Since May 2017, when U.S. President Donald Trump gave notice that he wanted to renegotiate the North American Free Trade Agreement, there have been seven rounds of talks. The longer they go on, the more time Mexicans have to imagine what might happen if Trump ends Nafta altogether.
1. How could Nafta end?
If Trump decides to pull out of Nafta, he would first have to give six months’ notice to the other signatories, Mexico and Canada. But it’s unclear whether he could do this on his own. Nafta was implemented through congressional legislation in 1993, so U.S. lawmakers could potentially vote to block its repeal. And exporters, importers and trade organizations might file suit. If Trump prevailed, trade between the North American neighbors would likely revert to World Trade Organization rules, which came about in 1995, around the same time as Nafta. Under these, tariffs on U.S. exports to Mexico would average 7 percent; imports from Mexico would average 3.5 percent.
2. What would this do to Mexican exports?
It wouldn’t be pretty. Mexico’s total exports in 2016 were worth $401.2 billion, with 73.3 percent headed to the U.S. and 7 percent to Canada. Only about half of Mexico’s exports to the U.S. are now covered by Nafta, in part because of all the complicated paperwork. Mexican manufacturing, real estate and retail companies could be hit hardest, Fitch Ratings says. Avocado exports, on the other hand, might be O.K., as U.S. demand has soared and most consumers would be likely to pay the added costs.
3. What about imports?
Under international trade rules, Mexico would have more freedom to raise tariffs on its imports because its “bound rates” — the maximum rate a WTO member can impose — are higher than the “Most Favored Nation” rates the U.S. would impose, since advanced economies have agreed to apply lower rates than developing countries. For example, Mexico could raise its tariff on corn, one of the largest U.S. exports to Mexico, to 37 percent without breaking any rules. The move would help Mexican corn producers, who have long complained of having to compete with heavily subsidized U.S. grains. If Mexico does raise tariffs, the higher costs would, most likely, be passed along to Mexican consumers.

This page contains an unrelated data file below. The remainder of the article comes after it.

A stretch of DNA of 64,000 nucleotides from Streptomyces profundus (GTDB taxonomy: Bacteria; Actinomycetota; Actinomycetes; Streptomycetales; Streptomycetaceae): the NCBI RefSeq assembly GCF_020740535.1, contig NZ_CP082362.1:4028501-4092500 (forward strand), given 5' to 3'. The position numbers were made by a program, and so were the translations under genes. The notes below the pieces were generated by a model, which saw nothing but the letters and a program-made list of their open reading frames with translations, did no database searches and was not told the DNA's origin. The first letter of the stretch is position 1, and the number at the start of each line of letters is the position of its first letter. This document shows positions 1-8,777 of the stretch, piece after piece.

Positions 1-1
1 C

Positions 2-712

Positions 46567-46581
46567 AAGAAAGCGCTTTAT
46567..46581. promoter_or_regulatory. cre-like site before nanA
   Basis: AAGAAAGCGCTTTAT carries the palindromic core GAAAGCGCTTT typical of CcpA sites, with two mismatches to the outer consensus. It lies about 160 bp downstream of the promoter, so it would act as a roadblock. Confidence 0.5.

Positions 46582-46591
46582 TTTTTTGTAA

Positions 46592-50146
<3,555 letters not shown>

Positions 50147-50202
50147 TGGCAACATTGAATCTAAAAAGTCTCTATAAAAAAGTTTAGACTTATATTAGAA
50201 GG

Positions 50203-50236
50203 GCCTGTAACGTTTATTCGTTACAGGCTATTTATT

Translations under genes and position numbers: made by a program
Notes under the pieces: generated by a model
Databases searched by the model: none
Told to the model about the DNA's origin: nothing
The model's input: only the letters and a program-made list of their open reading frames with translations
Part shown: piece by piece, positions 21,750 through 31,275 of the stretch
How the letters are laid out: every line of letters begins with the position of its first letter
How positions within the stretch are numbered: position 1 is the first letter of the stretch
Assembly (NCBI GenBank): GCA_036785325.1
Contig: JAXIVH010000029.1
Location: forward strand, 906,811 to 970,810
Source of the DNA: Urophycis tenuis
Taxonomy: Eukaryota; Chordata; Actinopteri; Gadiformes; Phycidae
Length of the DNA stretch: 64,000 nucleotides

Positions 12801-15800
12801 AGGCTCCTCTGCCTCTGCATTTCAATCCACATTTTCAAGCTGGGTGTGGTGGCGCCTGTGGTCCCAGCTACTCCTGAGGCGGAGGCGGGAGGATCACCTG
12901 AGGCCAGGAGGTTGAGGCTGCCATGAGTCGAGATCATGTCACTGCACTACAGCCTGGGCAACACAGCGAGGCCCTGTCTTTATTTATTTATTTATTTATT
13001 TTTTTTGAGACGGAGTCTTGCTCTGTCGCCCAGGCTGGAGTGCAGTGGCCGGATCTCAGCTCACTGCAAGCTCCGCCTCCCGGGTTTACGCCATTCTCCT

4. How many jobs would be lost?
It’s hard to say. Millions of jobs are tied directly or indirectly to Nafta. But the end of a free-trade agreement does not mean the end of trade. The greatest job loss could come from U.S. companies shutting down their Mexican factories and moving them to another country, like Ford did last year when it canceled plans to build a car plant in San Luis Potosi, a Mexican town, and built it in China instead. The $1.6 billion investment would have directly employed almost 3,000 people and would have provided indirect jobs to about 10,000 more.
5. What would be the impact on Mexico’s economy?
Oxford Economics estimates Mexico’s gross domestic product would lose 4 percentage points by 2022 and fall into a technical recession by mid-2019. In a survey of more than 100 financial professionals at a Bloomberg FX18 Summit in Mexico City in March, almost three-quarters said that the peso would be trading at between 18 and 20 to the U.S. dollar by the end of 2018. A Capital Economics report says the central bank, Banxico, would hike interest rates by about 200 basis points.
6. Could Mexico start exporting elsewhere?
Yes. Mexico isn’t sitting around waiting for Nafta to be renegotiated. The country has free-trade agreements with dozens of countries and is looking to modernize or expand agreements with other partners. Mexico recently joined 10 other countries, including Australia, Japan and Canada, in signing a successor to the Trans-Pacific Partnership. It also expects soon to finish updating its existing free-trade agreement with the European Union. China is also on Mexico’s sights. Government officials recently toured Shanghai to meet with infrastructure, energy, automotive and mining executives.
7. Would the end of Nafta spur new economic development?
Not at first, since Mexico does so much of its business with the U.S. It would take many years, decades even, for Mexico to overhaul its trading patterns.
8. Would there be any winners?
Maybe Mexican farmers. Those cheap U.S. produce exports displaced Mexican producers and eliminated about 5 million jobs. Even though Mexican produce production has grown considerably under Nafta, it’s created more seasonal jobs than permanent ones, hurting overall job creation in the sector. Without Nafta, local producers would presumably stop competing with U.S. products and boost their own production.
The Reference Shelf
- Text of the North American Free Trade Agreement.
- A U.S. Congressional Research Service report on what happens when the U.S. withdraws from free trade agreements.
- Bloomberg surveyed more than 100 financial professionals at its FX18 event in Mexico City in March on what the rest of 2018 held for the peso and interest rates.
- Bloomberg Businessweek article: “The Godfather of Mexican Manufacturing Couldn’t Care Less About Donald Trump.”
- Bloomberg QuickTakes on why it may not be easy for Trump to kill Nafta and on Mexico’s election.